The archives of our historic towns are rich with the stories of immigrants who came before us. Chinese Roots brings to light one group — the early Chinese people whose presence is first recorded around the time of the Gold Rush.
Hidden histories have been unearthed from the accounts of vineyards, orchards, nurseries, farmlands, and the salt and sugar industries. The records are often mere entries in nursery ledgers, in the ranch records of labor hired for harvesting fruit, in the census records, or in the smiles of winery workers at a China Camp. Other records are wonderful robust personal accounts, written about growing up here in the Washington Township — hunting and fishing, high school sports and hijinks, and endless farm work. These small sketches and accounts create a rich picture of life in the Washington Township.
January 12 – March 10, 2019, at the Maurice Marks Center (2nd floor) and main floor exhibit case at the Fremont Main Library.
Monday, January 28, at 7 pm, Fremont Main Library
Conquering the Sierra; Putting America in Motion
Thousands of unknown Chinese workers played a vital role in building America’s first transcontinental railroad across a tremendous mountain range. Phil Sexton, park director for California State Parks, Sacramento, will talk about the construction of the railroad and its profound effects on both the nation and California.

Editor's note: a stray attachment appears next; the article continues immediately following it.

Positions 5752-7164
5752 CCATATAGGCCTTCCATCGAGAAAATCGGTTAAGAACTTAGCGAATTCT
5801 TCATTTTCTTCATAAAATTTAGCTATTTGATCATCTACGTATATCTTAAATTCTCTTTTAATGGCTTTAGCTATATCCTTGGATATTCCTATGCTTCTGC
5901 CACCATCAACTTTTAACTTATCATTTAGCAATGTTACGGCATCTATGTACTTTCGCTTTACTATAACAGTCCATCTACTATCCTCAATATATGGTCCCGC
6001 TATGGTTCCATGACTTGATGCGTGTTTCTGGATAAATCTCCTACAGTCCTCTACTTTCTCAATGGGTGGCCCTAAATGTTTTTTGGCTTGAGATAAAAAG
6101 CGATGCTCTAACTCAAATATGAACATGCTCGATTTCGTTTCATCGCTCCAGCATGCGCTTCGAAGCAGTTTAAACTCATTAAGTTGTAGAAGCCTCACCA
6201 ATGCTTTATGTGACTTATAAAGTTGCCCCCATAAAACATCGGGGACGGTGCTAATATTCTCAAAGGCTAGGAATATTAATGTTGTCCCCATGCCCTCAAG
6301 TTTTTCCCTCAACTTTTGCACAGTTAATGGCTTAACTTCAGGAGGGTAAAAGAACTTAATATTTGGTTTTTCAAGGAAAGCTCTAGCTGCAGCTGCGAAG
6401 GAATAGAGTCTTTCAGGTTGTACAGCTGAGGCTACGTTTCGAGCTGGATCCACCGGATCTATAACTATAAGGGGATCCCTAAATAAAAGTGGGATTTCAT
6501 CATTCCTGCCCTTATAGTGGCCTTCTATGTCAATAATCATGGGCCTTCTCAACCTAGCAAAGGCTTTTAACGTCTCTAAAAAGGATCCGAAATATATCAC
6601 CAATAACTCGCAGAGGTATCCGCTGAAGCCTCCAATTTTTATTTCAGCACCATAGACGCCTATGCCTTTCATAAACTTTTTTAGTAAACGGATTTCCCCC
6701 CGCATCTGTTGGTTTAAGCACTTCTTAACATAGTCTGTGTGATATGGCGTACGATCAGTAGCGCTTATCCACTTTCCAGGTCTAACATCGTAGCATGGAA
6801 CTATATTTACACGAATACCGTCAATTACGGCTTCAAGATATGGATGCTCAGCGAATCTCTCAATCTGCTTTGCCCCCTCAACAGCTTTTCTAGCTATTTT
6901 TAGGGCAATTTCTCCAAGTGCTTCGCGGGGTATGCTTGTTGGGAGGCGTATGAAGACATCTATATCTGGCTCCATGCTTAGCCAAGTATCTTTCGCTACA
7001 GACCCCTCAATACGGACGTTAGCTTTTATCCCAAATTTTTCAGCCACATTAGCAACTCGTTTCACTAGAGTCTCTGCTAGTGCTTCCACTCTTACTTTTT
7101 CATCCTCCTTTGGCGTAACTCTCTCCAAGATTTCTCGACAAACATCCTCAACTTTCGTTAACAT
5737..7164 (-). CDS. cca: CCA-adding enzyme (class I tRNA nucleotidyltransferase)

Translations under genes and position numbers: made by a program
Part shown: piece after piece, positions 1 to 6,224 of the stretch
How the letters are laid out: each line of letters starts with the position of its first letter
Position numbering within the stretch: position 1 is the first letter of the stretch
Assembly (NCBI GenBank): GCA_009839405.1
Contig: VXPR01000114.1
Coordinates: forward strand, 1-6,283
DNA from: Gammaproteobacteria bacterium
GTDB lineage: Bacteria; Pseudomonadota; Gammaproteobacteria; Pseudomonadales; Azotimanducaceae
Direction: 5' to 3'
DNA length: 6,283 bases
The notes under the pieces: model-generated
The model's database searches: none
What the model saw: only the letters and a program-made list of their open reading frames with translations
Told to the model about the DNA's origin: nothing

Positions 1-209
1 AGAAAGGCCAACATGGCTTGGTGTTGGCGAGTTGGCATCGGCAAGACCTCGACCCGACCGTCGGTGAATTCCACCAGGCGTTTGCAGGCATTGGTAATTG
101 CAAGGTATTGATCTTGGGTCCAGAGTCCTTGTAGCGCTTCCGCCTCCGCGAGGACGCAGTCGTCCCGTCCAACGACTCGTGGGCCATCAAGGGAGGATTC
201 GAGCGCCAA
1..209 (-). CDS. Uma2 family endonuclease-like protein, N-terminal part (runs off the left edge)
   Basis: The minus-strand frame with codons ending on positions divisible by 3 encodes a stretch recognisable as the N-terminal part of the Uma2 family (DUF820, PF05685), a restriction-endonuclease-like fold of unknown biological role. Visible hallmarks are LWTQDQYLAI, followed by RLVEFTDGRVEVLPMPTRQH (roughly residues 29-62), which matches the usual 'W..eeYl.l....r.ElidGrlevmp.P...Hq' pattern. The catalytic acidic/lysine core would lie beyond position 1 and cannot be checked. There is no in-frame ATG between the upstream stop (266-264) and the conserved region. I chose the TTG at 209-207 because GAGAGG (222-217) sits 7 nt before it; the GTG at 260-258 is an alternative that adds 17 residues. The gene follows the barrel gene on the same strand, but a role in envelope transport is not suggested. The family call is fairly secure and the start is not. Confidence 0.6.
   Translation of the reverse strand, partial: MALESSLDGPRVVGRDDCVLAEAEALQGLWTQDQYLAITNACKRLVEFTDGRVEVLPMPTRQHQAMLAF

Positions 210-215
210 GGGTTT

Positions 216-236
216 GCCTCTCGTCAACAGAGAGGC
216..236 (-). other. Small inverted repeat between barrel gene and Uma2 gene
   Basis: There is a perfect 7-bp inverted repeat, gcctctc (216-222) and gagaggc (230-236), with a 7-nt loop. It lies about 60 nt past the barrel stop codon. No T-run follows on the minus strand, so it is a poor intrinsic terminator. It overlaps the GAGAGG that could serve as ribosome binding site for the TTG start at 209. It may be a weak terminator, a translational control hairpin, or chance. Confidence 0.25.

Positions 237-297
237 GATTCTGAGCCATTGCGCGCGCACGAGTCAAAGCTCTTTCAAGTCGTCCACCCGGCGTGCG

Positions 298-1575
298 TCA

Monday, February 11, at 7 pm, Fremont Main Library
Archaeology at Stanford’s Arboretum Chinese Houses
Christopher B. Lowman will speak about how an excavation at Stanford University reveals the lives of early Chinese immigrants and their relationships with other Bay Area communities and with China. Christopher is a graduate student at UCB and works on archeological excavations and museum research.
Saturday, February 23, 10:30 am, Fremont Main Library
Family Legacies — Legend and Verification
Jeanie Low, author of China Connection: Finding Ancestral Roots for Chinese in America, will speak about how to uncover family history through immigration, naturalization, mortuary, and other records.
Sponsored by the Chinese History Project of the Washington Township Museum of Local History, a committee focused on the history of the early Chinese; the Roeding Archives of the California Nursery Company; the Shinn archives managed by the Mission Peak Heritage Foundation; and the Fremont Main Library. The Fong family has kindly shared photos and information.